GRANDMOTHER PTARMIGAN

A brief, illuminating glimpse into Inuit storytelling.

Grandma tries to help her little one fall asleep.

The baby bird asks for a story, but Grandma says she has none to tell. The baby keeps asking, however, so finally Grandma obliges. In her story, lemmings want to join them to get warm. “They want to crawl up your back, / under your armpits, / around your neck. / They want to crawl inside.” Clearly the little ptarmigan is uneasy, but Grandma tickles him all over anyway. Frightened, he flies for the first time—away from Grandma. Bereft, Grandma cries, “nauk, nauk.” This is no ordinary bedtime tale but a pourquoi tale that explains why baby ptarmigans fly at a very young age and females cry. Children who are accustomed to cuddling at bedtime may find this storytelling experience a bit unsettling, but in the harsh natural world of the Arctic, it provides an explanation for observed behavior. Co-author Mikkigak is an Inuit elder, storyteller and performer, and the Canadian publisher is Inuit-owned. Non-Inuit readers will probably wish for notes and a pronunciation guide, but as a cultural expression, the book has its own integrity. Leng’s art in browns and blues is lovely, employing short brush strokes that animate both feathers and flight.

A brief, illuminating glimpse into Inuit storytelling. (Picture book/folk tale. 4-7)

Pub Date: April 1, 2014

ISBN: 978-1-92709-552-2

Page Count: 24

Publisher: Inhabit Media

Review Posted Online: March 2, 2014

Kirkus Reviews Issue: March 15, 2014

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THERE'S A ROCK CONCERT IN MY BEDROOM

Nice enough but not worth repeat reads.

Emma deals with jitters before playing the guitar in the school talent show.

Pop musician Kevin Jonas and his wife, Danielle, put performance at the center of their picture-book debut. When Emma is intimidated by her very talented friends, the encouragement of her younger sister, Bella, and the support of her family help her to shine her own light. The story is straightforward and the moral familiar: Draw strength from your family and within to overcome your fears. Employing the performance-anxiety trope that’s been written many times over, the book plods along predictably—there’s nothing really new or surprising here. Dawson’s full-color digital illustrations center a White-presenting family along with Emma’s three friends of color: Jamila has tanned skin and wears a hijab; Wendy has dark brown skin and Afro puffs; and Luis has medium brown skin. Emma’s expressive eyes and face are the real draw of the artwork—from worry to embarrassment to joy, it’s clear what she’s feeling. A standout double-page spread depicts Emma’s talent show performance, with a rainbow swirl of music erupting from an amp and Emma rocking a glam outfit and electric guitar. Overall, the book reads pretty plainly, buoyed largely by the artwork. (This book was reviewed digitally.)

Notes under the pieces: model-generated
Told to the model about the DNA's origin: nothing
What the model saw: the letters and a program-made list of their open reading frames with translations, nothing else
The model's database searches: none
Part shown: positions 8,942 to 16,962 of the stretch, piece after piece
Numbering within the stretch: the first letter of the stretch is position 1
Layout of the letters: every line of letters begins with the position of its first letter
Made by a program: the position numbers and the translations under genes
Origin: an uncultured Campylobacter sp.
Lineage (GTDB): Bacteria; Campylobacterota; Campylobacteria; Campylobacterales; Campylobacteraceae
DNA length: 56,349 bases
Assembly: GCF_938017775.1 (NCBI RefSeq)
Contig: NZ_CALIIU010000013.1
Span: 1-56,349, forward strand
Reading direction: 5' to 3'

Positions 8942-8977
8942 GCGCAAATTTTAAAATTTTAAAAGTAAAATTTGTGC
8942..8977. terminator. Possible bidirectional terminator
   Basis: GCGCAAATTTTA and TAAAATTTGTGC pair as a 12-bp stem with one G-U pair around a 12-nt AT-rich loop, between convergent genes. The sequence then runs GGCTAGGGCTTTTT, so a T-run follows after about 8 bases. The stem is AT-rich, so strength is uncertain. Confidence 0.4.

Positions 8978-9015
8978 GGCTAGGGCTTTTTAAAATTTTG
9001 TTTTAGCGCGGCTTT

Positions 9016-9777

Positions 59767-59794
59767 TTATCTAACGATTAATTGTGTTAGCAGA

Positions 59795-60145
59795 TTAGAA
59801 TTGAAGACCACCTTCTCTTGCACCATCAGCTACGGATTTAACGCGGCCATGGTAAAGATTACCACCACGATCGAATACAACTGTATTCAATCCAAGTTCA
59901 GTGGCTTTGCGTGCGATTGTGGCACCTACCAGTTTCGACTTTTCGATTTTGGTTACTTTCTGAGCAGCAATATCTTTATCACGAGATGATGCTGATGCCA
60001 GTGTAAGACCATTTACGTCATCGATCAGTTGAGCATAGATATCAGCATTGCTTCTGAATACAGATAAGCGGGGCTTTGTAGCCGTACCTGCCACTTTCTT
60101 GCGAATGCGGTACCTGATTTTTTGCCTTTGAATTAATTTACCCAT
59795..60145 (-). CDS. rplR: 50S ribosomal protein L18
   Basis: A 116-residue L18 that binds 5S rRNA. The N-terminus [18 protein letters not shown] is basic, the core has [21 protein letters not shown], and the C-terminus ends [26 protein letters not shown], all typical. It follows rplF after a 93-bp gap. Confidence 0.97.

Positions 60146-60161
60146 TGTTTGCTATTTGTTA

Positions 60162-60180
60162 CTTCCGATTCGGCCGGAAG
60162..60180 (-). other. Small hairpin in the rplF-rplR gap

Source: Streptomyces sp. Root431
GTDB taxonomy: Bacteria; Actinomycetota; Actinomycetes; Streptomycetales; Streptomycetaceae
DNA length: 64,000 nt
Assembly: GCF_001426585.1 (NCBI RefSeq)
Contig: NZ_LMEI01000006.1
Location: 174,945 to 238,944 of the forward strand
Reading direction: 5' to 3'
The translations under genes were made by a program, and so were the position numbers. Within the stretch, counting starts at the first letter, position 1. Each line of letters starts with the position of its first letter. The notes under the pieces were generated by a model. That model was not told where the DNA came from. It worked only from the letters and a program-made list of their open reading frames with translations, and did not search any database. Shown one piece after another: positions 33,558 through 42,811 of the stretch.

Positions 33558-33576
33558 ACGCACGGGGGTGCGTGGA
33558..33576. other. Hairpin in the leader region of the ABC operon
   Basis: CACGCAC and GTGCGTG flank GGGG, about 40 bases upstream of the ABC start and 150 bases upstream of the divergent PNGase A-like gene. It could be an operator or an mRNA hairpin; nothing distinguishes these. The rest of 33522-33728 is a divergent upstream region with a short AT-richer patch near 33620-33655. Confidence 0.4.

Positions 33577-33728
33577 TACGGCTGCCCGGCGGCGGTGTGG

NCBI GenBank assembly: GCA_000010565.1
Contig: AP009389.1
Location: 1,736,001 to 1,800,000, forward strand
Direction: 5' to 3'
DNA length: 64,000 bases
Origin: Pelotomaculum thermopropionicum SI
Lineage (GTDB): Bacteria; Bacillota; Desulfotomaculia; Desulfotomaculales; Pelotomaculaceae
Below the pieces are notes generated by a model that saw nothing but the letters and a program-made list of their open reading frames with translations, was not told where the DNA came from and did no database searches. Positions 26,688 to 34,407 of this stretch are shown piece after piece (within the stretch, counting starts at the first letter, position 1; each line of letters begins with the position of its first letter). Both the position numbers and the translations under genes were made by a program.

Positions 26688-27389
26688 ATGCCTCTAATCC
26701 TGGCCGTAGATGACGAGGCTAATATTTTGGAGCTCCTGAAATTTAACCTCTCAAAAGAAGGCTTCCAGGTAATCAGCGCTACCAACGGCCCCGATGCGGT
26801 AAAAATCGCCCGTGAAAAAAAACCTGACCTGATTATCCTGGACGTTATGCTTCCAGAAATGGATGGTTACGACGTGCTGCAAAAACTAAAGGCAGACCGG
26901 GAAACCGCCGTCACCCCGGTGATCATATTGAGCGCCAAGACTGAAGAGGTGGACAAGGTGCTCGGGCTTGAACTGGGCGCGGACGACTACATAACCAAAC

Nice enough but not worth repeat reads. (Picture book. 4-6)

Pub Date: March 29, 2022

ISBN: 978-0-593-35207-6

Page Count: 40

Publisher: Razorbill/Penguin

Review Posted Online: Feb. 8, 2022

Kirkus Reviews Issue: March 1, 2022

MAMA BUILT A LITTLE NEST

A good bet for the youngest bird-watchers.

Echoing the meter of “Mary Had a Little Lamb,” Ward uses catchy original rhymes to describe the variety of nests birds create.

Each sweet stanza is complemented by a factual, engaging description of the nesting habits of each bird. Some of the notes are intriguing, such as the fact that the hummingbird uses flexible spider web to construct its cup-shaped nest so the nest will stretch as the chicks grow. An especially endearing nesting behavior is that of the emperor penguin, who, with unbelievable patience, incubates the egg between his tummy and his feet for up to 60 days. The author clearly feels a mission to impart her extensive knowledge of birds and bird behavior to the very young, and she’s found an appealing and attractive way to accomplish this. The simple rhymes on the left page of each spread, written from the young bird’s perspective, will appeal to younger children, and the notes on the right-hand page of each spread provide more complex factual information that will help parents answer further questions and satisfy the curiosity of older children. Jenkins’ accomplished collage illustrations of common bird species—woodpecker, hummingbird, cowbird, emperor penguin, eagle, owl, wren—as well as exotics, such as flamingoes and hornbills, are characteristically naturalistic and accurate in detail.

A good bet for the youngest bird-watchers.   (author’s note, further resources) (Informational picture book. 4-7)

Pub Date: March 18, 2014

ISBN: 978-1-4424-2116-5

Page Count: 40

Publisher: Beach Lane/Simon & Schuster

Review Posted Online: Jan. 3, 2014

Kirkus Reviews Issue: Jan. 15, 2014

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